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Penfold (7457)

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Perl developer for Yahoo! UK, previously for MindCandy Design and - guitarist, photographer, writer.

Journal of Penfold (7457)

Wednesday November 22, 2006
03:44 AM

What IS 'Enterprise'?

[ #31688 ]

After a particularly brain-numbing hour attempting to persuade a development build of our main web site's Perl back end (on Debian) to actually run on a co-located RedHat Enterprise License server, I wondered aloud, with a degree of frustration, "So what the heck does 'Enterprise' mean, anyway?"

Our sysadmin, who is prone, like all of his ilk, to disparage any and all instances of rampant abuse of buzzwords, offered that it meant, among other things, 'very very slow, uses XML unecessarily, and comes with a default configuration that's no use to man nor beast'.

Mischievously (for reasons perhaps to be explained in a later blog entry), I suggested that that could be summed up in the four letters 'J2EE'.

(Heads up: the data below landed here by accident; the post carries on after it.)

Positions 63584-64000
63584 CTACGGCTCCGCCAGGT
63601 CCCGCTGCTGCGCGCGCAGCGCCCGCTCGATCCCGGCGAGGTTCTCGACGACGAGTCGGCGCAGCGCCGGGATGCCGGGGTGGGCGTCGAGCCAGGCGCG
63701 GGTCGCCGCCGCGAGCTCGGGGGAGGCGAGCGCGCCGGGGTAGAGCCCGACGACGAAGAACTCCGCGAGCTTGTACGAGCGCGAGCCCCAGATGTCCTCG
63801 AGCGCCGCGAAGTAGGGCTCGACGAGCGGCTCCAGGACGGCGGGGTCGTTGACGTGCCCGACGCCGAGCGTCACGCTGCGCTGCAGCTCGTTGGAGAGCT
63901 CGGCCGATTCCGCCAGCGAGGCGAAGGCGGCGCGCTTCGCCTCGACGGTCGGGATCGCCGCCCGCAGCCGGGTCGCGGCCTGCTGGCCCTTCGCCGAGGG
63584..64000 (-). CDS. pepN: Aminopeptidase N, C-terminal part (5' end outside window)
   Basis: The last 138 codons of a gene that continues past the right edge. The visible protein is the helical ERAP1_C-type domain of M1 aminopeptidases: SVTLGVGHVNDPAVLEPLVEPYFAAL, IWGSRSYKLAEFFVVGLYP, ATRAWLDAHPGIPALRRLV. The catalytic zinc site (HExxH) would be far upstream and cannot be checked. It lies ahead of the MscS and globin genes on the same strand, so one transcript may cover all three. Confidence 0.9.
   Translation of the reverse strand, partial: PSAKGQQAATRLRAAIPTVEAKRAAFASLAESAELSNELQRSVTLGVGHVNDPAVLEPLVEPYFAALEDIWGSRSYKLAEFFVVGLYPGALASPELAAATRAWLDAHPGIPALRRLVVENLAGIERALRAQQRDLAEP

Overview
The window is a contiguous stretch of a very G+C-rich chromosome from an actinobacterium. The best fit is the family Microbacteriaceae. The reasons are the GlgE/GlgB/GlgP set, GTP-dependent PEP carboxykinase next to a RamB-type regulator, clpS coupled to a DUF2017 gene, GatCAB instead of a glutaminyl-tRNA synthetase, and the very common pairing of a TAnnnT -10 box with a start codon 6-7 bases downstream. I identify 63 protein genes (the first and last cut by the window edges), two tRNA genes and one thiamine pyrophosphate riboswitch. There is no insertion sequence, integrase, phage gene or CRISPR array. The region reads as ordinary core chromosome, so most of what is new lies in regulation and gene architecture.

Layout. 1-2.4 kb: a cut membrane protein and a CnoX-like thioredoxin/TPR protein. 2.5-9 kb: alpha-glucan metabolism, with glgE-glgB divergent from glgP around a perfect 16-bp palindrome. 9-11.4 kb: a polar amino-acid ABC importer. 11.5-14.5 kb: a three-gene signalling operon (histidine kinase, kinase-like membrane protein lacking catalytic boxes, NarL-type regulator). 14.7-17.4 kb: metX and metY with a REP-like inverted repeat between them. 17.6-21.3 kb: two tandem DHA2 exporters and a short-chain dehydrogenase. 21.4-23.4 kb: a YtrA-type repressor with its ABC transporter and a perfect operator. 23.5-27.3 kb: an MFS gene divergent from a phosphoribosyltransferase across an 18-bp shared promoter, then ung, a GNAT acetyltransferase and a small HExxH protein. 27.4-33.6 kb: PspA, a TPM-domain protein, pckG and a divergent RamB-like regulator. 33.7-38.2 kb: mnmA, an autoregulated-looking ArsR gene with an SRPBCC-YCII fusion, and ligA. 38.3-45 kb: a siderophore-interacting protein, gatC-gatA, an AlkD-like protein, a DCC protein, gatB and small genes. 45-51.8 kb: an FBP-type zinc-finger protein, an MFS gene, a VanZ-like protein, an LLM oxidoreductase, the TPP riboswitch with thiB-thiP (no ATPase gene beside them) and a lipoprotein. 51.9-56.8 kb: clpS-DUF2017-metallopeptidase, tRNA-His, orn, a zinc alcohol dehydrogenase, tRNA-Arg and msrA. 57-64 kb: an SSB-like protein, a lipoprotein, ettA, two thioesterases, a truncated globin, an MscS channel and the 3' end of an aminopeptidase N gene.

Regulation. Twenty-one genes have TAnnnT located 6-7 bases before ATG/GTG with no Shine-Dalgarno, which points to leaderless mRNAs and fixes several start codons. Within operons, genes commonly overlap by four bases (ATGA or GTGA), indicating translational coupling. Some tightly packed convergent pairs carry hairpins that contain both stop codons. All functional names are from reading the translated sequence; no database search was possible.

One of my Java-savvy colleagues (in fact, all my colleagues here are Java-savvy) opined that that wasn't exactly fair, and that 'J2EE' wasn't really anything more than shorthand for 'go read this 400 page document on The Right Way To Do Things'.


I'm in the minority here at $CurrentEmployer, since I /am/ the token Perl developer. But this, and a whole load of other things, have got me wondering. Why isn't there a 'Perl Enterprise Edition'? Maybe there is, and I'm missing it? What would it be, anyway? Perhaps the question is, where's that mysterious 400 page document that tells us what it is?

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  • A few years ago there was a project called P5EE [] which attempted to do something like this. It didn't really work out and more than a few people were emotionally scarred by the experience :-)

    Many of us still flinch when we hear the term "P5EE".

    • *chuckle* I did find it in the research for the blog (currently just duplicating entries across from the Blogger version of this blog), and... yeah. Um... Interesting. :)
      The Perl Enterprise -
  • Why isn't there a 'Perl Enterprise Edition'?

    Because making one is dull enough, and maintaining it doubly so. It's real work, and neither something fun that people do in their own time, nor something non-mission critical that is easy and acceptable to publish on company time.

    Whereas Sun pay a lot of engineers, tech writers etc to work full time on all things Java.

    Given that Perl isn't bankrolled by a certification scheme, a Perl Enterprise Edition would have to be a product, and a saleable product at tha